Smoke rises from the ruins of African Americans' homes following the 1921 race massacre in Tulsa, Oklahoma. (CNS/Library of Congress, Handout via Reuters/National Association for the Advancement of Colored People Records/Alvin C. Krupnick Co.)
Editor's note: The original version of this column drew upon, among other things, the research of historian Shannen Dee Williams and has been updated to add citations and links to her work. NCR apologizes for this initial omission.
President Joe Biden recently visited Tulsa, Oklahoma to commemorate the 100th anniversary of the May 31-June 1, 1921, massacre of an estimated 300 Black people at the hands of a white mob. After 24 hours of brutal mayhem, the white rioters departed leaving 35 charred city blocks in their wake. Black citizens and their businesses were destroyed, apparently for building "Black Wall Street," the lucrative Black financial district that brought security and wealth to its people. No government entity intervened to stop the violence, nor has anyone ever been prosecuted for the horrific massacre.
Like most white people, I had never heard of the Tulsa massacre. Nor had I ever heard of Juneteenth — the upcoming June 19 celebration of the end of slavery in the U.S. Turns out there is a lot of Black history — including Black Catholic history — that I have never heard about.
For example, I never learned that in 1452 Pope Nicholas V morally sanctioned the trans-Atlantic slave trade by issuing the papal bull Dum Diversas, which permitted the kings of Spain and Portugal to buy and sell Africans.
Closely packed together and chained in filthy cargo holds, at least 12.5 million Africans — men, women and children — were forcibly transported to the Americas to enrich European — and Catholic — coffers. Nearly 2 million people died en route.
Today, our nation's violent legacy of chattel slavery is seen in the horrific murder of George Floyd, the ongoing senseless deaths of Black citizens at the hands of trigger-happy police, disproportionate Black incarcerations, inferior access to health care, and escalating Black income inequality. All testify to the soul-killing racism that is endemic to and, I would argue, in danger of destroying our society.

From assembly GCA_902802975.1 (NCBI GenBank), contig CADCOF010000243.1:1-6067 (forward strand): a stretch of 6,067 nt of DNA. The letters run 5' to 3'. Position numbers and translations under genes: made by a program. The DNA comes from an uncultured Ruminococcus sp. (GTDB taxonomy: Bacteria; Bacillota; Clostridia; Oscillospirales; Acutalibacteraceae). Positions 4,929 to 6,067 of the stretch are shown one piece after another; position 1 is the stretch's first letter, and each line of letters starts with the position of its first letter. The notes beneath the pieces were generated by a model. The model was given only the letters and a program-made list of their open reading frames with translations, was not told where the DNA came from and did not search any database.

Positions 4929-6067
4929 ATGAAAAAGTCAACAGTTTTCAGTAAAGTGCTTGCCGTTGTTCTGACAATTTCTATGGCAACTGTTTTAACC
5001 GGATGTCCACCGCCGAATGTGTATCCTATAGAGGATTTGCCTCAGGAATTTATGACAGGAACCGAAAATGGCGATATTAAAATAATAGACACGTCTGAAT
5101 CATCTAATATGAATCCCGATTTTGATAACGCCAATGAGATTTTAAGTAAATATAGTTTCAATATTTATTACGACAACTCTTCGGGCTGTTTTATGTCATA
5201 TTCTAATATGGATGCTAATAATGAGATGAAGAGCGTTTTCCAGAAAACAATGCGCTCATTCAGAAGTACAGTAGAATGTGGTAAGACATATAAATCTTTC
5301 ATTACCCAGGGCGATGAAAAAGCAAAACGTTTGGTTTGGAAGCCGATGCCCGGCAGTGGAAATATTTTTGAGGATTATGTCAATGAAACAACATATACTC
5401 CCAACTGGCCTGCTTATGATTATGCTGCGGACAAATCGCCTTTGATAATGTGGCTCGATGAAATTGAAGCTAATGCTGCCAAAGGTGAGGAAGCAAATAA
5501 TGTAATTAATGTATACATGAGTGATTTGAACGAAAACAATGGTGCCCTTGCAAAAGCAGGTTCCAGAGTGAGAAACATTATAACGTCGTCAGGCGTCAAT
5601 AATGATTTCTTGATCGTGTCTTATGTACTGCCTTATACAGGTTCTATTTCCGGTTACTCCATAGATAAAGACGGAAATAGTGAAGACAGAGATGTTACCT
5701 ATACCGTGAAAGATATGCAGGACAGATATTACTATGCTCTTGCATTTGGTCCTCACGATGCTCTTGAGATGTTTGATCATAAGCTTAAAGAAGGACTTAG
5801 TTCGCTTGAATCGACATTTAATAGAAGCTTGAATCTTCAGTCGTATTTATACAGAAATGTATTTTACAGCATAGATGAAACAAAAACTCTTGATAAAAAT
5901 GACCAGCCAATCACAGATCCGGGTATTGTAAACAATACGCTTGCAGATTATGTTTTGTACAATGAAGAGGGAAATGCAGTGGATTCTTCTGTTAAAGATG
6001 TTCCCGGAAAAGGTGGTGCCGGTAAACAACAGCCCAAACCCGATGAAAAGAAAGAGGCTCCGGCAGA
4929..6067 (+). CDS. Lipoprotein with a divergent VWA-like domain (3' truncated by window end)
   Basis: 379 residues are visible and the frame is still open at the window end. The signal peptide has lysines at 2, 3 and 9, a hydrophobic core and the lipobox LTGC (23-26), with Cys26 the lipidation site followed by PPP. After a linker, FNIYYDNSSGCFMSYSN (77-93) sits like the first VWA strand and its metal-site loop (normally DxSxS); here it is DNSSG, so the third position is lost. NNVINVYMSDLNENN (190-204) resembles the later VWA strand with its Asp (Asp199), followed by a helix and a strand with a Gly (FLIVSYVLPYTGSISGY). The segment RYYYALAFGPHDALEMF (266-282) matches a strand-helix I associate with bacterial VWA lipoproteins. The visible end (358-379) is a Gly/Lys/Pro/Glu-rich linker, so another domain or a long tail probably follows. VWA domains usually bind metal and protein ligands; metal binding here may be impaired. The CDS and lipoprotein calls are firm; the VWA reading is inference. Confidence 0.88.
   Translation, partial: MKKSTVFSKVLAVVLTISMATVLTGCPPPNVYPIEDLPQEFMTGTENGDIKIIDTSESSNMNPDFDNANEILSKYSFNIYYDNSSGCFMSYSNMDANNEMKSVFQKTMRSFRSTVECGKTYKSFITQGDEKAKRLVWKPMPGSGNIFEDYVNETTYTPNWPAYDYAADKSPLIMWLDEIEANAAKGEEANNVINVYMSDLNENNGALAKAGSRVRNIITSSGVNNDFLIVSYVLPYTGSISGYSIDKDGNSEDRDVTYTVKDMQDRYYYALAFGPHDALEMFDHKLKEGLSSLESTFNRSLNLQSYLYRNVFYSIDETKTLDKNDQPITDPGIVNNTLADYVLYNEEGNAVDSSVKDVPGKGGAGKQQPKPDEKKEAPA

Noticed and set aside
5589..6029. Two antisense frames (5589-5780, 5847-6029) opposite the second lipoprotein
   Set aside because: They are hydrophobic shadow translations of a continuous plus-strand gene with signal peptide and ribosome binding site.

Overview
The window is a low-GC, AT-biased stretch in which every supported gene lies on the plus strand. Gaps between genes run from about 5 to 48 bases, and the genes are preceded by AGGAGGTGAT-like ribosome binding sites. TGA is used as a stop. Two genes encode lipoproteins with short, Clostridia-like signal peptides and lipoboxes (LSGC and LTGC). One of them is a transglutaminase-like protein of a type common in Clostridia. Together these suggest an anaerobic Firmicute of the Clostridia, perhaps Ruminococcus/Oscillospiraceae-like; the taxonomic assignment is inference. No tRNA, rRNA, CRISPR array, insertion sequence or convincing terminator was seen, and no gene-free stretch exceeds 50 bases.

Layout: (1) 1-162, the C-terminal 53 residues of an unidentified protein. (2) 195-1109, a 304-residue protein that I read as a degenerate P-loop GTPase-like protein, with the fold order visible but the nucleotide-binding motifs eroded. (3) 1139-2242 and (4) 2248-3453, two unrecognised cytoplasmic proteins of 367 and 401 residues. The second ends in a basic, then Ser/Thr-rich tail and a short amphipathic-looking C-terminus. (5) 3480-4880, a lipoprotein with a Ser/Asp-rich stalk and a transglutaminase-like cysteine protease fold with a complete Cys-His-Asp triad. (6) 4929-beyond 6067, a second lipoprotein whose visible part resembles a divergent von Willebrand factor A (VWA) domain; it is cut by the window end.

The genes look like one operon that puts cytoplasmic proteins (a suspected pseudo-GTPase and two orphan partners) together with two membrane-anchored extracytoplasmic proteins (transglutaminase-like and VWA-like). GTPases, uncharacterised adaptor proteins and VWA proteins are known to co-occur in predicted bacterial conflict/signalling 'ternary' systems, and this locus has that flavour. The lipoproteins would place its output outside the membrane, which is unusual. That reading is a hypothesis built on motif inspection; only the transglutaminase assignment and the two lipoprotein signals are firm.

Yet the problem of racism — and its solutions — do not lie with Black people. They lie with those of us who are white. A year ago, in an article written for NCR, Fordham professor Fr. Bryan Massingale wrote, "If it were up to people of color, racism would have been resolved, over and done, a long time ago. The only reason for racism's persistence is that white people continue to benefit from it."
Racism and white supremacy are killing our Black and brown sisters and brothers. We white people — especially white Catholics — are being called to do something about it. But what must we do?
Well, I've been doing a lot of reading. Isabel Wilkerson's fine book Caste is helping me see that I was born and socialized into a hidden, heretofore-unnamed U.S. caste structure that became a cornerstone of the U.S. social, political and economic system.
Robin DiAngelo's book White Fragility is helping me recognize that while "most of us would not choose to be socialized into racism and white supremacy," we did not, in fact, have that choice. As a white person my psychosocial development is inevitably "inculcated in a culture in which I am in the superior group."